After Blasting Marijuana Legalization Bill on NextDoor, Lewis Reed Proposes Alternative

click to enlarge St. Louis Board of Aldermen President Lewis Reed. - DANNY WICENTOWSKI
St. Louis Board of Aldermen President Lewis Reed.

It didn't take long for Lewis Reed, president of the city's Board of Aldermen, to find reasons to slam the sweeping cannabis legalization measure proposed by Alderwoman Megan Green. Apparently, it's such a bad bill that Reed didn't even have to read it very carefully.

Green's bill, filed last month, seeks to drastically alter the city's cannabis laws, which currently allow officers to treat first or second infractions of marijuana possession under 35 grams as a municipal violation, instead of a matter for state court. The Green bill would amount to legalizing pot possession for personal use.

Reed saw something dangerous in Green's proposal — so he took his concerns, naturally, to NextDoor. In a 1,200+ word post, which he later reshared on Facebook, Reed compared Green's bill with the prevailing cannabis laws in Colorado. But the post was riddled in inaccuracies.

For instance, Reed's very first comparison claimed that while Colorado's laws permit users to buy one ounce, Green's bill would permit the purchase or sale of two ounces. Except Green's bill, Board Bill 180, doesn't permit anything of the sort. The bill wouldn't make buying or selling weed legal, only its possession up to two ounces.

So numerous were Reed's misstatements in the post that the St. Louis chapter of national cannabis legalization group NORML published a detailed takedown that annotated Reed's claims with corrections on virtually every detail.

Seemingly in response, Reed reached out to NORML and attended its monthly meeting last week. Did he walk back the inaccuracies in his NextDoor post? Just the opposite. In fact, during the meeting, he doubled down on his points, and then, days later, he proposed his own cannabis-related bill — one that would eschew the ambitious decriminalization of Green's measure in favor of simply lowering the $100 to $500 fines now assessed for pot possession to $25 to $50.

According to a recording of Reed's remarks to NORML, his concerns focus on the ways in which Board Bill 180 "could be exploited" by drug traffickers and gangs.

"To give an illegal enterprise an opportunity to expand, I think that's a scary thing," Reed said at the November 14 meeting.

Reed conceded that he based his view of the bill on his own interactions with troubled youth and gang members. On NextDoor, he elaborated, writing, "The bill would inadvertently create an incentive for non-residents to come to the City of St. Louis to participate in illegal drug sales, distribution and consumption."

Still, it's worth noting that Reed's position on the bill goes a bit further than his point about gang connections. He alleges that Green's bill would bar employers from refusing to hire someone who comes into a job interview stoned, as well as prohibiting officers from citing motorists with weed in their car. Neither circumstance is mentioned in Green's bill, and Reed seems to ignore its other provisions — and common sense — that would support a boss's decision to reject a high-as-balls job applicant.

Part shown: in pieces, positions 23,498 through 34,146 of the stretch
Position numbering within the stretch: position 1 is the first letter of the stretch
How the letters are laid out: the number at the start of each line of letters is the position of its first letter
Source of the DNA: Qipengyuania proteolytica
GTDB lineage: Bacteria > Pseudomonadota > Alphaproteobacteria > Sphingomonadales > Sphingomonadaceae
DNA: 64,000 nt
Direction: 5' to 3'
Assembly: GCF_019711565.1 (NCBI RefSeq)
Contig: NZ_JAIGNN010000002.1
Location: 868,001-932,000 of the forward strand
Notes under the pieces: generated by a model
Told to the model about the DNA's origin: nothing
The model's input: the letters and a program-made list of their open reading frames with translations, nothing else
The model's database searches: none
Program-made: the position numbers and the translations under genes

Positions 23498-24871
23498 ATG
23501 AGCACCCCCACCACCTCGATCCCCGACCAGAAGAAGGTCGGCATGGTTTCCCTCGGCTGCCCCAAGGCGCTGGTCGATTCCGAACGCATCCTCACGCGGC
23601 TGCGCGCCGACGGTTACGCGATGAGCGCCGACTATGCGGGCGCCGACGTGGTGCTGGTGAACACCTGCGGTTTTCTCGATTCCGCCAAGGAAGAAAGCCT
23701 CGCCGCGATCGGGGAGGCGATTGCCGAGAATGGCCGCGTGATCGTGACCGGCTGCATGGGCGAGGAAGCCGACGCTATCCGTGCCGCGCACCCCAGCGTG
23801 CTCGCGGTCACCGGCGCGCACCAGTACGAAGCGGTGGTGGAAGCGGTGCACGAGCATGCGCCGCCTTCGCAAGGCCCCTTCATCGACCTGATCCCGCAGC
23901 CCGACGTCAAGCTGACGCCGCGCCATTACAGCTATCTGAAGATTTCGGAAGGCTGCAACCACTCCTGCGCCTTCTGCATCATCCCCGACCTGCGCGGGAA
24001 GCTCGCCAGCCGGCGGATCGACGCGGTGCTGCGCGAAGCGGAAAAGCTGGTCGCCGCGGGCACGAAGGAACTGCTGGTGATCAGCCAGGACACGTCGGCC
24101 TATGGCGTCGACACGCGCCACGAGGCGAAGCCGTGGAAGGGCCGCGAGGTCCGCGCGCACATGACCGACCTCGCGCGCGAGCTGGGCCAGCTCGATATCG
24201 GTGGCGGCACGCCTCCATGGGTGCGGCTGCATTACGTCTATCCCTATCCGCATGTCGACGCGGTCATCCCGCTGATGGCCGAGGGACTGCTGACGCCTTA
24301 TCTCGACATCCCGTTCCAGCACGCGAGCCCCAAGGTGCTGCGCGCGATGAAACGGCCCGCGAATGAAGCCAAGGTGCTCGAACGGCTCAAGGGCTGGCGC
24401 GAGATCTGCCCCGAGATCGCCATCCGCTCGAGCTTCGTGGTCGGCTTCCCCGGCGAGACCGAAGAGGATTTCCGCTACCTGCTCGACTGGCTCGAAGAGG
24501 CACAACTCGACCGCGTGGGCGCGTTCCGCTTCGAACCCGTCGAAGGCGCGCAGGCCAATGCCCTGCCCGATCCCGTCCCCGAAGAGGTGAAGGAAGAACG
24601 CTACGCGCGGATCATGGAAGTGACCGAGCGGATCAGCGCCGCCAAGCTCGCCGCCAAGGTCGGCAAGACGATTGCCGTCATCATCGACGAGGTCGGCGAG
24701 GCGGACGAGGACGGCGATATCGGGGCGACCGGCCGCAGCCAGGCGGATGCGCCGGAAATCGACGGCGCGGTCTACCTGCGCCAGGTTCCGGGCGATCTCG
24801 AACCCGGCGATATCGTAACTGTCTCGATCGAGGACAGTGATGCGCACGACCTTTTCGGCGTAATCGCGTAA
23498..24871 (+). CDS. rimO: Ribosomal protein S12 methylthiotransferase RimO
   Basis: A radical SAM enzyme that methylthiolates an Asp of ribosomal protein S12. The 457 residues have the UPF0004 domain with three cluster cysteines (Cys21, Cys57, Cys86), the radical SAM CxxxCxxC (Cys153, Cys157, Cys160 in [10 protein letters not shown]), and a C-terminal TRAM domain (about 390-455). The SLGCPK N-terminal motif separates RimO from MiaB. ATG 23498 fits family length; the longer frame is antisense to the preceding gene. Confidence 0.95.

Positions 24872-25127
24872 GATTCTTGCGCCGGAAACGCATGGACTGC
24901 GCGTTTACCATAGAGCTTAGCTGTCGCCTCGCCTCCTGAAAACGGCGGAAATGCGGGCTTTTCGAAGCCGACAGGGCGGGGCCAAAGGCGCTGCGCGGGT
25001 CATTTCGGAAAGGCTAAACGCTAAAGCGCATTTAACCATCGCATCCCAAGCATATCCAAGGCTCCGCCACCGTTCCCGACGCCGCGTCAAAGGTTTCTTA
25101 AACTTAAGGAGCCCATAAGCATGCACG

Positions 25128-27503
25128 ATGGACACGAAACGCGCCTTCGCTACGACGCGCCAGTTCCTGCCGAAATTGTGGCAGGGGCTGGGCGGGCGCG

Green's bill also prohibits public weed use, which includes "any street, alley, park, sidewalk, public building other than individual dwellings, or any place of business or assembly open to or frequented by the public, and any other place to which the public has access."

Green's bill is aggressive in its attempt to legalize cannabis in St. Louis. It even includes a provision stipulating that any city employees (including cops) who use city resources to go after people 21 or older for low-level marijuana possession "will lack the lawful authority to do so" and would be subject to "discipline under the laws and rules pertaining to the Department of Personnel."

Despite the differences in their proposals, Reed and Green — who have a fairly toxic political history — do agree, however, that St. Louis would be better off with a state-wide cannabis legalization measure, one passed either by the ballot or through the legislature. At last week's NORML meeting, Reed added his name to medical marijuana petition currently being circulated by New Approach Missouri.

Karin Chester, executive director of Greater St. Louis NORML, tells RFT that she's in favor of "anything that reforms marijuana laws," but she disagrees with Reed's take on Board Bill 180.

"This all goes back to the 'reefer madness' mentality," says Chester, adding that although Reed's bill, Board Bill 193, seems to resembles a recent ballot measure passed in Kansas City, she'd like to see Reed's offering amended to remove penalties for possession of paraphernalia.

NORML hasn't formally endorsed either bill, but Chester says Green's attempt to legalize marijuana hews more closely with the group's goals.

"The most dangerous thing about marijuana is that it’s against the law," Chester says. Green's bill, which targets law enforcement resources going toward marijuana cases, "creates a de facto legal legal environment, which is not ideal."

"The ideal," explains Chester, "would be if we could put into place a system for dispensaries and cultivation. That's not possible right now, but I think [Green's bill] gets us as close to that as we can possibly get right now."

Follow Danny Wicentowski on Twitter at @D_Towski. E-mail the author at [email protected]

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